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It's a year-round problem


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Every year at this time, newspaper and television reports detail how many turkeys and pies and trimmings will be handed out to people who are hungry. Times have been lean for a while now, but this year must have seen some sort of record in terms of donation shortages. One Colorado food bank that hoped to hand out 4,000 turkeys only had 100 or so a couple of weeks before Thanksgiving.

Stories about people going hungry seem to pop up at Thanksgiving and Christmas. To be sure, there is a certain urgency to the current situation. But hunger is not just a monthlong problem.

As Susan McConnell of the Care and Share Food Bank for Southern Colorado points out, Colorado recently received the dubious honor of being one in 14 states in the country that experienced an increase in people going hungry. Over a three-year period, the rate jumped from 9.7 percent to 12 percent.

McConnell has more statistics that defy logic in the wealthiest country on Earth. In El Paso County, population of roughly a half-million, Care and Share knows that fully 75,000 of our citizens are at risk of being hungry. In the 31-county region it serves, the food bank the largest in Southern Colorado last year provided essentials to 89,000 people. Statistics indicate the actual number of people who do not get enough to eat is more like 130,000.

One-third of those going hungry are children. Fully 41 percent of the people who receive food and help from Care and Share are not what some in our community crossly dismiss as slackers and ne'er-do-wells. They are working families whose paychecks don't amount to diddly and can't make ends meet on what they bring home.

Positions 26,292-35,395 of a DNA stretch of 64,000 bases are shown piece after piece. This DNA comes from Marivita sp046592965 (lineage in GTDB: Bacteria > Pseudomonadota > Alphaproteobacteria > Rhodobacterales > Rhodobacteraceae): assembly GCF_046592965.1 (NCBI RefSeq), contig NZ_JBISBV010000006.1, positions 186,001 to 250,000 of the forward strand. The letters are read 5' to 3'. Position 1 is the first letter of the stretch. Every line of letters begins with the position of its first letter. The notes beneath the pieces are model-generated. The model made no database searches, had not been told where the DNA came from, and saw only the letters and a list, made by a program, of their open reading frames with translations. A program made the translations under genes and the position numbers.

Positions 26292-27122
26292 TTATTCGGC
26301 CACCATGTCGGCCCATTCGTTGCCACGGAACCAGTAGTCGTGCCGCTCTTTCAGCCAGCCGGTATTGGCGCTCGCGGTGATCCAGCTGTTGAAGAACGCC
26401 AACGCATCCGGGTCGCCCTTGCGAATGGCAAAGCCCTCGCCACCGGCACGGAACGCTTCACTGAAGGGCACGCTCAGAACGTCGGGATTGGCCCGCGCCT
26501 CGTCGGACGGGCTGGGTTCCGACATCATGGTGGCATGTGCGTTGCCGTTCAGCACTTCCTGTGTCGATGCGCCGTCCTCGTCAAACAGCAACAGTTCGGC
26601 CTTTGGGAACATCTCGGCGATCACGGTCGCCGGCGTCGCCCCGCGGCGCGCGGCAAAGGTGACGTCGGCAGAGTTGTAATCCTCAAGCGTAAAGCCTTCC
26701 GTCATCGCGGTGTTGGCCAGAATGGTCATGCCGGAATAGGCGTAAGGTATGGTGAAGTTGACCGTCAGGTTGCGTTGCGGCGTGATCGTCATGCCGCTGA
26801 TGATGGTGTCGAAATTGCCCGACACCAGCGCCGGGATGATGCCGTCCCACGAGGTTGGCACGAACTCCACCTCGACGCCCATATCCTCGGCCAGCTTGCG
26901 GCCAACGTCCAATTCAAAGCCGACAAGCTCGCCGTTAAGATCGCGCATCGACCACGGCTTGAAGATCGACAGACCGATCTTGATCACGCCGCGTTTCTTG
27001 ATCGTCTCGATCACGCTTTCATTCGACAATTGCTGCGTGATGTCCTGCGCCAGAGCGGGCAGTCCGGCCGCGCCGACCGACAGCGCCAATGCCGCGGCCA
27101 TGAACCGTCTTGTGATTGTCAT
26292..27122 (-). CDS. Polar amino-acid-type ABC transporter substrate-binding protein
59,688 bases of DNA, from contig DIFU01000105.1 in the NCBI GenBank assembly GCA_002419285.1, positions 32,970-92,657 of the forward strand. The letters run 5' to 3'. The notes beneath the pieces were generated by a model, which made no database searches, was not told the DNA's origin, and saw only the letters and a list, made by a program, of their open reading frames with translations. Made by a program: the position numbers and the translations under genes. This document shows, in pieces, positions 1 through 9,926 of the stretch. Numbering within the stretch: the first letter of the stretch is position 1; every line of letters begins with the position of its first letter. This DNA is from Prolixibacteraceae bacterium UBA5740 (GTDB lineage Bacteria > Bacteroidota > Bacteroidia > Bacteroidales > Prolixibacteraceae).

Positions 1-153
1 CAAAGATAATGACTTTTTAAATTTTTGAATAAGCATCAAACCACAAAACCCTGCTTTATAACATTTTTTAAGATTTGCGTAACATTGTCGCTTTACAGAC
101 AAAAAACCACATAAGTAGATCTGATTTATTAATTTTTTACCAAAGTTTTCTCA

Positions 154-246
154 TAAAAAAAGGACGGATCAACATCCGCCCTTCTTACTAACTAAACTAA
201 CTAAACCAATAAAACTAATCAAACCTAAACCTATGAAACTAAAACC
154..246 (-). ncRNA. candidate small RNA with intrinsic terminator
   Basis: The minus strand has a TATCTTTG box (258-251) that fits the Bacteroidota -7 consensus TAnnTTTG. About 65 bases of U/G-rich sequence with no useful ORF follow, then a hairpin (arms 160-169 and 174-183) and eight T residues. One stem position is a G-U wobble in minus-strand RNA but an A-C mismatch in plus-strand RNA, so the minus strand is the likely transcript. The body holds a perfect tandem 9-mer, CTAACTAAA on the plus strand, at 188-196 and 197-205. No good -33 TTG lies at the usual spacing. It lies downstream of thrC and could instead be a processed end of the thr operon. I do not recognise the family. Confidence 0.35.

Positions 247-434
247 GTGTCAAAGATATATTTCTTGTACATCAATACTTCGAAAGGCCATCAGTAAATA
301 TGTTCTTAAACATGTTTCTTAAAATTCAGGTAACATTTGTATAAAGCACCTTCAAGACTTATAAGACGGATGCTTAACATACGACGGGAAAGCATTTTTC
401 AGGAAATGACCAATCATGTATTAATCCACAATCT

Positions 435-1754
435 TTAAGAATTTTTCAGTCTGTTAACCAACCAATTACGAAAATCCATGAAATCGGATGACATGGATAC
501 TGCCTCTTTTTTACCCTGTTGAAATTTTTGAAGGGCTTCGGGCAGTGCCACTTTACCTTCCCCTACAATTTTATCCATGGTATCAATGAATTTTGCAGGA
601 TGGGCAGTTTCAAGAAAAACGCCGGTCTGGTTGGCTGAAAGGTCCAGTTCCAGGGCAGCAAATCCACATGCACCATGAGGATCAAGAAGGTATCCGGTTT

"Hunger truly is something that ought to be of concern to the entire community," McConnell says. "A child who is hungry and goes to school is not ready to learn. They are not focused, and they will not develop properly."

She paraphrases Barbara Ehrenreich, author of the book Nickel and Dimed: On (Not) Getting By in America, a book that surprise! found waitresses and hotel maids and house cleaners and nursing-home aides and Wal-Mart cashiers cannot make enough to keep a roof over their head.

"A community is as healthy as the people living there," McConnell says.

There is this other point to consider:

"My general observation is that, when it comes to charity, often the ones with the least give the most," McConnell says. "People will drive up in the most battered vehicle and just empty their pockets, and then will come back a couple of hours later with more."

That's not to say some big guns haven't stepped up. The Kreske Foundation, Gates Family Foundation, Boettcher Foundation, El Pomar Foundation and the Gay & Lesbian Fund for Colorado are but a few that have recently provided hefty contributions including for a new distribution center that will let Care and Share store far more refrigerated and dry goods than it currently does.

Meanwhile, the political arm of Focus on the Family, the Colorado Springs-based ministry and media empire, has continued its public indignation over retailers who refer to this time of year as the "holidays" instead of Christmas. For several years now, Focus on the Family Action, along with a handful of other influential Christian organizations, has raised Cain about this including supporting the notion of lawsuits against schools that refuse to allow the distribution out of candy canes.

Since shortly after Halloween this year, Focus on the Family Action's Web site has featured a video urging people to toss any "holiday" catalogs right into the trash. Their message: Being inclusive is offensive.

It's an interesting tradition for a Christian group to adopt. But if that's what keeps the group going, then so be it.

As for the rest of us, perhaps we can focus elsewhere. If you're at the mall in the next few weeks, look around and know that more than one person in 10 are hungry. Then think about how you can help fix it.


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